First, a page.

No wires, more cuddles: Lightweight sensors to monitor babies in intensive care
A team from Northwestern University has successfully developed wireless sensors to monitor infants in intensive care. These new wireless sensors weigh little more than a raindrop, and can replace existing cumbersome and heavy wire-based monitoring systems. This new technology improves the experience of in-patient families, and can even provide more advanced measurements of a child’s vital signs.
Time for physical bonding
There would be few moments more difficult for new parents than seeing their infant in intensive care. Adding to this stress is the vast network of wires monitoring the baby’s vital signs, which often weigh more than the child itself.
Although essential for monitoring infant health, babies in NICU may require as many as 6 wires and electrodes to measure vital signs – including heartbeat, breathing, blood pressure and oxygen levels. This jumble of wires often restricts the child’s natural movement, and makes it challenging for parents to hold or physically bond with their child.
“We know that skin-to-skin contact is so important for newborns – especially those who are sick or premature,” Dr. Amy Paller, a pediatric dermatologist, told media sources
“It’s been shown to decrease the risk of pulmonary complications, liver issues and infections. Yet, when you have wires everywhere and the baby is tethered to a bed, it’s really hard to make skin-to-skin contact.”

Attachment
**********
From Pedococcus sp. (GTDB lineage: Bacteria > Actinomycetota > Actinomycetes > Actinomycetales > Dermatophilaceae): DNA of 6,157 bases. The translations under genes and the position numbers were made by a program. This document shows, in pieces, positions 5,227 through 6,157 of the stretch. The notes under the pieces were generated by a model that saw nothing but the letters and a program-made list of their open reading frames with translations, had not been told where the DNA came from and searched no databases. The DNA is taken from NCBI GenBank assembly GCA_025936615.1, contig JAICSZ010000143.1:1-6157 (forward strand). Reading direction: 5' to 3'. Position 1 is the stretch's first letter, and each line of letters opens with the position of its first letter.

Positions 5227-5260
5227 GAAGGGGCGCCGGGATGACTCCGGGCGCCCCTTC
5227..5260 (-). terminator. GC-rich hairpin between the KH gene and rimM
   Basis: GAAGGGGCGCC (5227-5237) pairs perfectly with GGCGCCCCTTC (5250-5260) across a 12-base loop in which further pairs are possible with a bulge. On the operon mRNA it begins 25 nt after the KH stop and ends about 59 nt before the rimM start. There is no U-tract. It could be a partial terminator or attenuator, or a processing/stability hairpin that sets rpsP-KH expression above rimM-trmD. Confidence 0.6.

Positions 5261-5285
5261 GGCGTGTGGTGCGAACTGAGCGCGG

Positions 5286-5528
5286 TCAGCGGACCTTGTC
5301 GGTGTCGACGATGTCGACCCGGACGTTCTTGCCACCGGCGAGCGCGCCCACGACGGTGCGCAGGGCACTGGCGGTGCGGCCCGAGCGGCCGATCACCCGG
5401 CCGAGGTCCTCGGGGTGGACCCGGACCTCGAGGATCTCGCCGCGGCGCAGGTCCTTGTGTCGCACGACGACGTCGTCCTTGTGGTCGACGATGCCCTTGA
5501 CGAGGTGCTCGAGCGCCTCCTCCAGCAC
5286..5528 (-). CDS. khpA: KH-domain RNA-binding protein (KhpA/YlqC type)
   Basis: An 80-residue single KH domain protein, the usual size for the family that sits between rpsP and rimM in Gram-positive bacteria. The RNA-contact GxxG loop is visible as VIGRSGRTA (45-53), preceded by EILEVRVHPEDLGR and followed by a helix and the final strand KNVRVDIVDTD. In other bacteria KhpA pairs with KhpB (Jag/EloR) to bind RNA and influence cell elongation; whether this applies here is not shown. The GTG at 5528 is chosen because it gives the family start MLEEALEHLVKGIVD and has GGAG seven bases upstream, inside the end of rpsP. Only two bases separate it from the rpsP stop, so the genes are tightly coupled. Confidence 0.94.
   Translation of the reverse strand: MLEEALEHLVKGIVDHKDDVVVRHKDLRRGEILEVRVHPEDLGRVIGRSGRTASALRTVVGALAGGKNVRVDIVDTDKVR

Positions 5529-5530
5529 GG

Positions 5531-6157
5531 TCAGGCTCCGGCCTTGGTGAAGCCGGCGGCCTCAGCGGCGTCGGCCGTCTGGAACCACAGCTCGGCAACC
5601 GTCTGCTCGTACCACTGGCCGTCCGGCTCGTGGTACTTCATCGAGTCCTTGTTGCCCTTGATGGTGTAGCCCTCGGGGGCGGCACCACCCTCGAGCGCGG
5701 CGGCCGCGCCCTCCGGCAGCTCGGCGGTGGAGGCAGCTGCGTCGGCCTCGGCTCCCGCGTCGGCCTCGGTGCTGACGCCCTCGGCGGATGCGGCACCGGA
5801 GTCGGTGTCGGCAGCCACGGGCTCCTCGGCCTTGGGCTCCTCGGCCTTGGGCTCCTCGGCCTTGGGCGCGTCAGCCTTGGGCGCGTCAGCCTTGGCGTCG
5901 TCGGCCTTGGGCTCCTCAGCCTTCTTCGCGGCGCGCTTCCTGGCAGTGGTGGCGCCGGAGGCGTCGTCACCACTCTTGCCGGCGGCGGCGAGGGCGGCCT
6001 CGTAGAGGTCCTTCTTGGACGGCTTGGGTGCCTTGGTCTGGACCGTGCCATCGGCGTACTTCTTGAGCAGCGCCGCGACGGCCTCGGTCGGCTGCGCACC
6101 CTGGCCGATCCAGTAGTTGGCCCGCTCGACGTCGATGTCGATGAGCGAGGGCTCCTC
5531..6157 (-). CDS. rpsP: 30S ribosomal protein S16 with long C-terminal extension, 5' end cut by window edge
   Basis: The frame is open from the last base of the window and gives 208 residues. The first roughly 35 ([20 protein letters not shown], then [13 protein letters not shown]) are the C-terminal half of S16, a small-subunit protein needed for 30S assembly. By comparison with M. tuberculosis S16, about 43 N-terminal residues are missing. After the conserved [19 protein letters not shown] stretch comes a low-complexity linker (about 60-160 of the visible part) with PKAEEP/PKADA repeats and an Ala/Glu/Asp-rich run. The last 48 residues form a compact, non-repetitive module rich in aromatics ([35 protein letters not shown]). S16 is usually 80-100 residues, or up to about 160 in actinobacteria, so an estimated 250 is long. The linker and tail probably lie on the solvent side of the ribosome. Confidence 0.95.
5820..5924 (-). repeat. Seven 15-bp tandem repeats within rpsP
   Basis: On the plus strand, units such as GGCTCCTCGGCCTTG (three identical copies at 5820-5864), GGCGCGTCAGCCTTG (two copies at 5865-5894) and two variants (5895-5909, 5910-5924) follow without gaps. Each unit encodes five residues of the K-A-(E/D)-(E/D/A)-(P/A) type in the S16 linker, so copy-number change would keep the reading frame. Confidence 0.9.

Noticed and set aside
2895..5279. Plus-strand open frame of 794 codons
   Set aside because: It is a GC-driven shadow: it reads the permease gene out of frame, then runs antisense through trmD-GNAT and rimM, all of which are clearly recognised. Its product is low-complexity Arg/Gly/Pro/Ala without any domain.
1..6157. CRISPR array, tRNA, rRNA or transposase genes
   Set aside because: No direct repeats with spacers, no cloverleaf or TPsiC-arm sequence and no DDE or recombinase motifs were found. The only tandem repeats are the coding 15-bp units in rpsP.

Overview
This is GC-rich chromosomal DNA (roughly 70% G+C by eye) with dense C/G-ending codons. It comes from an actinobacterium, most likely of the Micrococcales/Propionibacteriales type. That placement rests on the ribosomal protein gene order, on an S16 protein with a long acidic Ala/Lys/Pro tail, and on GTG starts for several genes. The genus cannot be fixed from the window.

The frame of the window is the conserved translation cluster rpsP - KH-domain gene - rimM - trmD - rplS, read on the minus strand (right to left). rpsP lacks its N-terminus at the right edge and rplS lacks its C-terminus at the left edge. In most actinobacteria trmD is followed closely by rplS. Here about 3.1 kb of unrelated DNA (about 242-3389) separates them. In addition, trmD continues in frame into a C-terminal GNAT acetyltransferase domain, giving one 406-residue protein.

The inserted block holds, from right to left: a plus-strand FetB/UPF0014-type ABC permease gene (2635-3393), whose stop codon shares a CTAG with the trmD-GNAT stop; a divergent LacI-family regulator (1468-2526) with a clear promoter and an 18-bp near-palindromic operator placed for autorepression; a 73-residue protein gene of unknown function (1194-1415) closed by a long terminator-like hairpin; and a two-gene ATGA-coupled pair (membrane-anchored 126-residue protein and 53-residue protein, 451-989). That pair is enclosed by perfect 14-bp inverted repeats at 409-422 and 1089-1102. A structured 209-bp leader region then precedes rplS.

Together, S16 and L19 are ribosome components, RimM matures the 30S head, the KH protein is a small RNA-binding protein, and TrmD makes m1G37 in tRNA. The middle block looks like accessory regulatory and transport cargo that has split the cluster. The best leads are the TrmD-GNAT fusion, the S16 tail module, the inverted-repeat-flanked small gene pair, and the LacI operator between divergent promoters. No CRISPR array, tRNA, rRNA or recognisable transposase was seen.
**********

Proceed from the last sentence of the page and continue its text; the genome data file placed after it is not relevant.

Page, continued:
Wireless is the way forward
Northwestern University believes that wireless is the way forward, and have developed patch sensors worn on the skin that weigh less than a raindrop! This advanced technology makes it far easier for parents to hold their baby, or to perform simple but vital tasks such as feeding and changing.
Sensors are placed on the baby’s chest and foot, enabling doctors to measure the core temperature of the baby. The difference between the child’s core temperature at its chest and foot is then used to measure other vital signs. The new wireless sensors also incorporate a transmitter located underneath the baby’s mattress, which sends data directly to the nurses’ station.
Unlike traditional wiring, the new sensors have also been cleverly designed to be worn during essential examinations such as X-rays, MRI’s and CT scans without disrupting the imaging.
In addition, where traditional wiring adhesives can cause considerable damage to the fragile skin of newborn babies, these new wireless sensors have a lightweight, paper-thin design made from bio-compatible soft elastic silicone.
Technology could be applied globally
“We wanted to eliminate the rat’s nest of wires and aggressive adhesives associated with existing hardware systems and replace them with something safer, more patient-centric and more compatible with parent-child interaction,” John A. Rogers, a bio-electronics developer, told media sources
“We were able to reproduce all of the functionality that current wire-based sensors provide with clinical-grade precision. Our wireless, battery-free, skin-like devices give up nothing in terms of range of measurement, accuracy and precision – and they even provide advanced measurements that are clinically important but not commonly collected.”
Initial trials involved just 20 infants, however the success of these studies have meant an additional 70 babies (and their families) have benefited from this wireless technology. Researchers estimate that wireless sensors will appear in American hospitals within the next 2 – 3 three years, with an international roll-out also anticipated.